On this day in 1865 General James H. Wilson dispatched a detachment of men from his First Division to head southwest and destroy anything that may benefit the Confederate cause. Wilson, headquartered at Elyton at the time (present-day Birmingham) was leading three divisions on a sweeping path of destruction through Alabama to bring a quicker end to the Civil War. The man chosen to lead the mission was Brigadier General John Thomas Croxton. Croxton, 28, was a Kentucky born Republican lawyer, abolitionist, and 1857 Yale graduate. Croxton entered the Federal Army as a lieutenant colonel in the Fourth Kentucky Infantry. Previous to his Alabama mission Croxton had seen action in the Chattanooga and Chickamauga campaigns in 1863. Croxton recieved a severe leg wound at Chickamauga. Croxton was promoted to brigadier general on July 30, 1864. Croxton also took part in the battles of Atlanta and Franklin. On March 30, 1865 Croxton headed southwest from Elyton with orders to “proceed rapidly by the most direct route to Tuscaloosa to destroy the bridge, factories, mills, university, and whatever else may be of benefit to the rebel cause.” Along his “most direct route” lay the Roupes Valley Ironworks at Tannehill and the University of Alabama in Tuscaloosa, which was then a military school. Croxton, being the good soldier that he was, followed his orders to the T. The next day Croxton’s men destroyed the ironworks in Roupes Valley, which is now the Tannehill State Park. On April 3, 1865 Croxton entered Tuscaloosa and burned the University of Alabama to the ground.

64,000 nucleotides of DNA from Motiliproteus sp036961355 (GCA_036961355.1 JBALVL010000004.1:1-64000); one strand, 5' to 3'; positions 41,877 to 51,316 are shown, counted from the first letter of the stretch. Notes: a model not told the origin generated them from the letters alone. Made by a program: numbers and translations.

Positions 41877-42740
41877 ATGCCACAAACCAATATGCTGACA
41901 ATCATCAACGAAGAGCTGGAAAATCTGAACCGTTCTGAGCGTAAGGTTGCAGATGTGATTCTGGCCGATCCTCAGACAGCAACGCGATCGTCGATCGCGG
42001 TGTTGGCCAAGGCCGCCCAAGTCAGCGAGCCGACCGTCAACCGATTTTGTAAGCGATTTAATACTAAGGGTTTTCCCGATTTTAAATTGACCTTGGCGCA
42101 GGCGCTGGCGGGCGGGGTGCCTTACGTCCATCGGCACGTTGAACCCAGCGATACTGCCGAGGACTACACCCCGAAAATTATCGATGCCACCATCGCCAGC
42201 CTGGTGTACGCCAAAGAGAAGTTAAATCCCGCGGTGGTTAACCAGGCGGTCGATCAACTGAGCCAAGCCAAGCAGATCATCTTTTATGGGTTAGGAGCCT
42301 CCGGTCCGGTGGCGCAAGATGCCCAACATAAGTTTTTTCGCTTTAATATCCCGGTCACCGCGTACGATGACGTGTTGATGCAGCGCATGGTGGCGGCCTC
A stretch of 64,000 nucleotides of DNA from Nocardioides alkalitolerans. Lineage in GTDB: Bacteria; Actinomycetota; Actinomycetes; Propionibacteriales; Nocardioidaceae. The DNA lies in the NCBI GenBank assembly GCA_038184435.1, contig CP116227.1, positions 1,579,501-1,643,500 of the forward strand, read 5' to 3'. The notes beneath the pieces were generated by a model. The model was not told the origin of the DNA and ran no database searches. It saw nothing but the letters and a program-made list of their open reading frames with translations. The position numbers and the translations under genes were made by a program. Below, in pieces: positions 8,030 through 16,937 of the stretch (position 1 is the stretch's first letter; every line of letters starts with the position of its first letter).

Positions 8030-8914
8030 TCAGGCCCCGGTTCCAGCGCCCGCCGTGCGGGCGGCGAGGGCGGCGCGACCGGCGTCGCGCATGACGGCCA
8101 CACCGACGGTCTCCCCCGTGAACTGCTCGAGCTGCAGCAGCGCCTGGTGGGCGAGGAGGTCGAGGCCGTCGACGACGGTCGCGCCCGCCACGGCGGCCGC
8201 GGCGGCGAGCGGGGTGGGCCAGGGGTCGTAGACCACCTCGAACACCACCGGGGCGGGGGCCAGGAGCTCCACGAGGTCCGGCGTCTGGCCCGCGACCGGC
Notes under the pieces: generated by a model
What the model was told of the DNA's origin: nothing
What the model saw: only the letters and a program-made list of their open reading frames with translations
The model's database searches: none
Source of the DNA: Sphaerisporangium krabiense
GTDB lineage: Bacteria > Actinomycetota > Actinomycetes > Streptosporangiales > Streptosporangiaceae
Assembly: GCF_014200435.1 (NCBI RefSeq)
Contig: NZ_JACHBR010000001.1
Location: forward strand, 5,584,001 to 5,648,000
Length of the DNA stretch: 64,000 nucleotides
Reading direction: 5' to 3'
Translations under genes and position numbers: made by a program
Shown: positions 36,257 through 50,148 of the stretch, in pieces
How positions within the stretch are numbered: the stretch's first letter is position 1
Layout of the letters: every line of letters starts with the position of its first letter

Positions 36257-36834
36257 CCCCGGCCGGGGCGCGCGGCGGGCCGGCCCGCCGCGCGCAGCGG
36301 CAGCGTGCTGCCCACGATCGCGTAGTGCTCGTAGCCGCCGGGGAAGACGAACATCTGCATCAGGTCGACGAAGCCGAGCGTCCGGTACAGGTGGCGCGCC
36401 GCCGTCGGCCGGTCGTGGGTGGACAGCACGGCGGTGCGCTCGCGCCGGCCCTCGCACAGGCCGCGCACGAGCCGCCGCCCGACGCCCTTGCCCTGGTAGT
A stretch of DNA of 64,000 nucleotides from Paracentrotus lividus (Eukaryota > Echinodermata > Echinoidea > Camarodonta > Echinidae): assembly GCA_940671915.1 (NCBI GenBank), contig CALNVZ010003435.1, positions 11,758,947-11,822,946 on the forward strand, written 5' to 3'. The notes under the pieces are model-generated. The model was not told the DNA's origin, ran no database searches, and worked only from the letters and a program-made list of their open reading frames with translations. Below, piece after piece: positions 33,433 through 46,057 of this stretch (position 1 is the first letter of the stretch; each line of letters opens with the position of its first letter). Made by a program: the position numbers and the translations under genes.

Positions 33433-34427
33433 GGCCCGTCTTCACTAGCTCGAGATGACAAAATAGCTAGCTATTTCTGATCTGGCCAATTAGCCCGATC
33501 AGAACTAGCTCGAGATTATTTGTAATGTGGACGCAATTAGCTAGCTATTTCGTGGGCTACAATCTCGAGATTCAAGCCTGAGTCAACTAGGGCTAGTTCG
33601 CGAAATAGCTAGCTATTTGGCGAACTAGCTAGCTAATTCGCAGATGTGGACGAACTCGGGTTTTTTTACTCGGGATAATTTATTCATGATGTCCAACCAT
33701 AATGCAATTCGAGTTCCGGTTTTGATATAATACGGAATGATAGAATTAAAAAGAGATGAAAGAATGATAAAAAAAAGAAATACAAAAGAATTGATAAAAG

Michael E. Palmer is a writer and photographer based in Alabama.
He can be reached at firstname.lastname@example.org